Log24

Monday, December 1, 2014

Change Arises

Filed under: General,Geometry — m759 @ 11:00 AM

Flashback to St. Andrew's Day, 2013 —

Saturday, November 30, 2013

Waiting for Ogdoad

Filed under: Uncategorized — Tags:  — m759 @ 10:30 AM 

Continued from October 30 (Devil's Night), 2013.

“In a sense, we would see that change
arises from the structure of the object.”

— Theoretical physicist quoted in a
Simons Foundation article of Sept. 17, 2013

This suggests a review of mathematics and the
"Classic of Change ," the I Ching .

If the object is a cube, change arises from the fact
that the object has six  faces…

and is the unit cell for the six -dimensional
hyperspace H over the two-element field —

Spaces as Hypercubes

A different representation of the unit cell of
the hyperspace H (and of the I Ching ) —

Tuesday, October 28, 2014

Figural Processing

Filed under: General,Geometry — Tags: — m759 @ 4:22 AM

Part I:

Six-dimensional hypercube from 'Brain and Perception: Holonomy and Structure in Figural Processing,' by Karl H. Pribram

Part II:

Click images for some context.

Tuesday, April 1, 2014

For April 1

Filed under: General,Geometry — Tags: — m759 @ 2:02 PM

IMAGE- 'American Hustle' and Art Cube

Or:  Extremely Gray Code

Related material:  Spaces as Hypercubes

Tuesday, February 19, 2013

Configurations

Filed under: General,Geometry — Tags: — m759 @ 12:24 PM

Yesterday's post Permanence dealt with the cube
as a symmetric model of the finite projective plane
PG(2,3), which has 13 points and 13 lines. The points
and lines of the finite geometry occur in the cube as
the 13 axes of symmetry and the 13 planes through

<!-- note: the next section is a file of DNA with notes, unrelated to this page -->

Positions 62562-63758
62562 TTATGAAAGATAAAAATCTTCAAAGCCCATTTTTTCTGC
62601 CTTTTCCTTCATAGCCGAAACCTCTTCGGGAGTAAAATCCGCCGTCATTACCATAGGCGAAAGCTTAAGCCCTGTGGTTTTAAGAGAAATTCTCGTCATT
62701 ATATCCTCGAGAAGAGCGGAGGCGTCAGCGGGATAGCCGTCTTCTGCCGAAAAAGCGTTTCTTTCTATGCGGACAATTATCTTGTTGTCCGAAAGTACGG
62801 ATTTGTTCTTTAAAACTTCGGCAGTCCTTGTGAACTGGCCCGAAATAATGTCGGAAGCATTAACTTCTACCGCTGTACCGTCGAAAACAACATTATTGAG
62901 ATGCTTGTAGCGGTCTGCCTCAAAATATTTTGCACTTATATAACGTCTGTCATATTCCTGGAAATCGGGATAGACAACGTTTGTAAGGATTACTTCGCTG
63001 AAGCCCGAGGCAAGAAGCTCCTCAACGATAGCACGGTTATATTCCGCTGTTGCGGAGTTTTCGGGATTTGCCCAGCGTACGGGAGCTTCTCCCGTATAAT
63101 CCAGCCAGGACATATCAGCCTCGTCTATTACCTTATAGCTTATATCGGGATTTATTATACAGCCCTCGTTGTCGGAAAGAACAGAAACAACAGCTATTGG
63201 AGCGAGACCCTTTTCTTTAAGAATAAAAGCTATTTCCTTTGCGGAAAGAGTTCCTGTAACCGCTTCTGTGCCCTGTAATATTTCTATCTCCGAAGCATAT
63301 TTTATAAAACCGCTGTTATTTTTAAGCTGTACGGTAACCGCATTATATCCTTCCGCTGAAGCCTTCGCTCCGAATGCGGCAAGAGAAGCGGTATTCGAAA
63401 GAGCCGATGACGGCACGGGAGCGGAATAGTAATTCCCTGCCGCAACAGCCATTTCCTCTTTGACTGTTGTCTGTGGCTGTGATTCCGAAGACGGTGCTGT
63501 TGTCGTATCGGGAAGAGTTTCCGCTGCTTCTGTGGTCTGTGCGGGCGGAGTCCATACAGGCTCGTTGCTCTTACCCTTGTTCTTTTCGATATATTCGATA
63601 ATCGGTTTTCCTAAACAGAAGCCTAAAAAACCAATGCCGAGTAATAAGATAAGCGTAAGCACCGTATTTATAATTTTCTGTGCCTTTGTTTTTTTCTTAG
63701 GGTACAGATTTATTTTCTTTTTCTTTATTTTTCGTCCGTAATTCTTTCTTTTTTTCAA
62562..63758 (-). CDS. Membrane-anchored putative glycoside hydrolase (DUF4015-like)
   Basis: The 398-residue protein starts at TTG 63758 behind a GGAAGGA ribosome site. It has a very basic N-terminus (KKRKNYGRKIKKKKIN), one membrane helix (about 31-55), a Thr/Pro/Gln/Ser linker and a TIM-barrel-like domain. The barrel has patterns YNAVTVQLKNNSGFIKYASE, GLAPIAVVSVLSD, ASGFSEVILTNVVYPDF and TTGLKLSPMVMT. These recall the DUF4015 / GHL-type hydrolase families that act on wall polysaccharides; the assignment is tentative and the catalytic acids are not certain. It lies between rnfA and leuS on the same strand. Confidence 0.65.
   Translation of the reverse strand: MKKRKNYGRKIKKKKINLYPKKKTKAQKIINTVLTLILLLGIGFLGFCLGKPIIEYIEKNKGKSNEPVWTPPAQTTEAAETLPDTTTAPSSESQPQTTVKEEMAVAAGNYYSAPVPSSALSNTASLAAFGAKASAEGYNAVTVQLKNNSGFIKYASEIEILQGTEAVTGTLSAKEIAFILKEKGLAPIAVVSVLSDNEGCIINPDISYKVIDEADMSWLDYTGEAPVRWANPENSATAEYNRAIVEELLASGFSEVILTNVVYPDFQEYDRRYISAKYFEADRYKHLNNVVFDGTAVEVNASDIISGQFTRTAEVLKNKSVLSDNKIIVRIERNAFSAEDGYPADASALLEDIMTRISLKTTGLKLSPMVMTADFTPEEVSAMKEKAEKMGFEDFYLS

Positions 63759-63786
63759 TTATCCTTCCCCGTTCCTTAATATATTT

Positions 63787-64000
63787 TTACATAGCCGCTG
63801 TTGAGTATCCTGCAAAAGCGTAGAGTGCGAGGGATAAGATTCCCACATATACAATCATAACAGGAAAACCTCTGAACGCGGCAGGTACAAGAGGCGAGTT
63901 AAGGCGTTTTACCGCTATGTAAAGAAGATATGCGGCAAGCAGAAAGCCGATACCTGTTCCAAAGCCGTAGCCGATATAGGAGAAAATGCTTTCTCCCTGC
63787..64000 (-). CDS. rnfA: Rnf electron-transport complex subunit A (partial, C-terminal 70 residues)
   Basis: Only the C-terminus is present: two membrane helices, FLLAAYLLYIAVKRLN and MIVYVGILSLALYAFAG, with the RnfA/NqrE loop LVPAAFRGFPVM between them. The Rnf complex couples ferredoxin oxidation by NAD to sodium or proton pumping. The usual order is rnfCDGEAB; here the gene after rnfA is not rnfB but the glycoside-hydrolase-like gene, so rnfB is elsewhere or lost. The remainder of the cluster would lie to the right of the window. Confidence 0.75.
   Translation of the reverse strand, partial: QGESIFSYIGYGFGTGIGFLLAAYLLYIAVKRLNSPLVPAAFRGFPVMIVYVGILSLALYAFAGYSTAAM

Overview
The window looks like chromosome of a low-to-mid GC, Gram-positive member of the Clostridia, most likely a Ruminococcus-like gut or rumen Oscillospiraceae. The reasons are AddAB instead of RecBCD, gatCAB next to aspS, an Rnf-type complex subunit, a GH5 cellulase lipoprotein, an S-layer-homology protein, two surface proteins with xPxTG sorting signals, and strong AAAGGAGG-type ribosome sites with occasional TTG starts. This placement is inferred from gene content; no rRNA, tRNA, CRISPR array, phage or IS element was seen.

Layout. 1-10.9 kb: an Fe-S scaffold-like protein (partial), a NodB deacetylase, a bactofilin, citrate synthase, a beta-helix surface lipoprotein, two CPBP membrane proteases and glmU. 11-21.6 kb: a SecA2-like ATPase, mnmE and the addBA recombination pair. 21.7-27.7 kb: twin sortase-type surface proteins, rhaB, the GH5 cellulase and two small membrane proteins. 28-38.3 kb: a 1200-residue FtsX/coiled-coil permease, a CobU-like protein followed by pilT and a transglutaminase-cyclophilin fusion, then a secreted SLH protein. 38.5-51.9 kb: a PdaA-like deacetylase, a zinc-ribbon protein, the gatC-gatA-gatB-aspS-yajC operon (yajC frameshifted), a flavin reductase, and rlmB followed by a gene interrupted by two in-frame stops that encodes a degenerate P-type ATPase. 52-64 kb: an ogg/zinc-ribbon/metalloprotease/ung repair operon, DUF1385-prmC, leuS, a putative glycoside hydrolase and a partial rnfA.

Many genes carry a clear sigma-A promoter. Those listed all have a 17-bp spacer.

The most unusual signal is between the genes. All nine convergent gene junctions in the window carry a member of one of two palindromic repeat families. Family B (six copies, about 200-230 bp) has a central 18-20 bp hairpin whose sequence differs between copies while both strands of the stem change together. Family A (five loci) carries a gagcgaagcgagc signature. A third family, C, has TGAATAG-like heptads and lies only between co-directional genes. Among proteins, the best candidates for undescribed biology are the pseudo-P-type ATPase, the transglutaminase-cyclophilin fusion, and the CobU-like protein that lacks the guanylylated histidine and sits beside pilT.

the center perpendicular to those axes. If the three
axes lying in  a plane that cuts the cube in a hexagon
are supplemented by the axis perpendicular  to that
plane, each plane is associated with four axes and,
dually, each axis is associated with four planes.

My web page on this topic, Cubist Geometries, was
written on February 27, 2010, and first saved to the
Internet Archive on Oct. 4, 2010

For a more recent treatment of this topic that makes
exactly the same points as the 2010 page, see p. 218
of Configurations from a Graphical Viewpoint , by
Tomaž Pisanski and Brigitte Servatius, published by
Springer on Sept. 23, 2012 (date from both Google
Books
and Amazon.com):

For a similar 1998 treatment of the topic, see Burkard Polster's 
A Geometrical Picture Book  (Springer, 1998), pp. 103-104.

The Pisanski-Servatius book reinforces my argument of Jan. 13, 2013,
that the 13 planes through the cube's center that are perpendicular
to the 13 axes of symmetry of the cube should be called the cube's 
symmetry planes , contradicting the usual use of of that term.

That argument concerns the interplay  between Euclidean and